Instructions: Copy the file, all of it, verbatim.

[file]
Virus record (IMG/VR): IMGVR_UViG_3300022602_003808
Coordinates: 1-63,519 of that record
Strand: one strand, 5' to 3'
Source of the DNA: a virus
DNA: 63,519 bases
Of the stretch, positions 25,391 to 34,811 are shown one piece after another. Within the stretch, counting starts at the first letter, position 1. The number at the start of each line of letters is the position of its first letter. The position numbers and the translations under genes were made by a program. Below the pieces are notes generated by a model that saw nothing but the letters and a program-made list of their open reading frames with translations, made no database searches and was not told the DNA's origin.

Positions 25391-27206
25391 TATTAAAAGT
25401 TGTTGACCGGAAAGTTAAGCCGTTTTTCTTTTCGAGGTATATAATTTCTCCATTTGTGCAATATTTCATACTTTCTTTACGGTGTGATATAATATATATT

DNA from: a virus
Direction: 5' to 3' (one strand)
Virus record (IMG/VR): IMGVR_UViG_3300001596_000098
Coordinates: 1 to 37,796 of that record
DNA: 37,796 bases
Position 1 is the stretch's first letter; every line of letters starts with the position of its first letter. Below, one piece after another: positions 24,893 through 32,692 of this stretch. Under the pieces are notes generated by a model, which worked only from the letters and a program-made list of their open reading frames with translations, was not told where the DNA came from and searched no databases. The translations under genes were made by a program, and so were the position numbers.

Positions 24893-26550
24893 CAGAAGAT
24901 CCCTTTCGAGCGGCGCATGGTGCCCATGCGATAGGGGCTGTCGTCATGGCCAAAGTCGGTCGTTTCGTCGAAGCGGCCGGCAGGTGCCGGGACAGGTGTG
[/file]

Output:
Virus record (IMG/VR): IMGVR_UViG_3300022602_003808
Coordinates: 1-63,519 of that record
Strand: one strand, 5' to 3'
Source of the DNA: a virus
DNA: 63,519 bases
Of the stretch, positions 25,391 to 34,811 are shown one piece after another. Within the stretch, counting starts at the first letter, position 1. The number at the start of each line of letters is the position of its first letter. The position numbers and the translations under genes were made by a program. Below the pieces are notes generated by a model that saw nothing but the letters and a program-made list of their open reading frames with translations, made no database searches and was not told the DNA's origin.

Positions 25391-27206
25391 TATTAAAAGT
25401 TGTTGACCGGAAAGTTAAGCCGTTTTTCTTTTCGAGGTATATAATTTCTCCATTTGTGCAATATTTCATACTTTCTTTACGGTGTGATATAATATATATT

DNA from: a virus
Direction: 5' to 3' (one strand)
Virus record (IMG/VR): IMGVR_UViG_3300001596_000098
Coordinates: 1 to 37,796 of that record
DNA: 37,796 bases
Position 1 is the stretch's first letter; every line of letters starts with the position of its first letter. Below, one piece after another: positions 24,893 through 32,692 of this stretch. Under the pieces are notes generated by a model, which worked only from the letters and a program-made list of their open reading frames with translations, was not told where the DNA came from and searched no databases. The translations under genes were made by a program, and so were the position numbers.

Positions 24893-26550
24893 CAGAAGAT
24901 CCCTTTCGAGCGGCGCATGGTGCCCATGCGATAGGGGCTGTCGTCATGGCCAAAGTCGGTCGTTTCGTCGAAGCGGCCGGCAGGTGCCGGGACAGGTGTG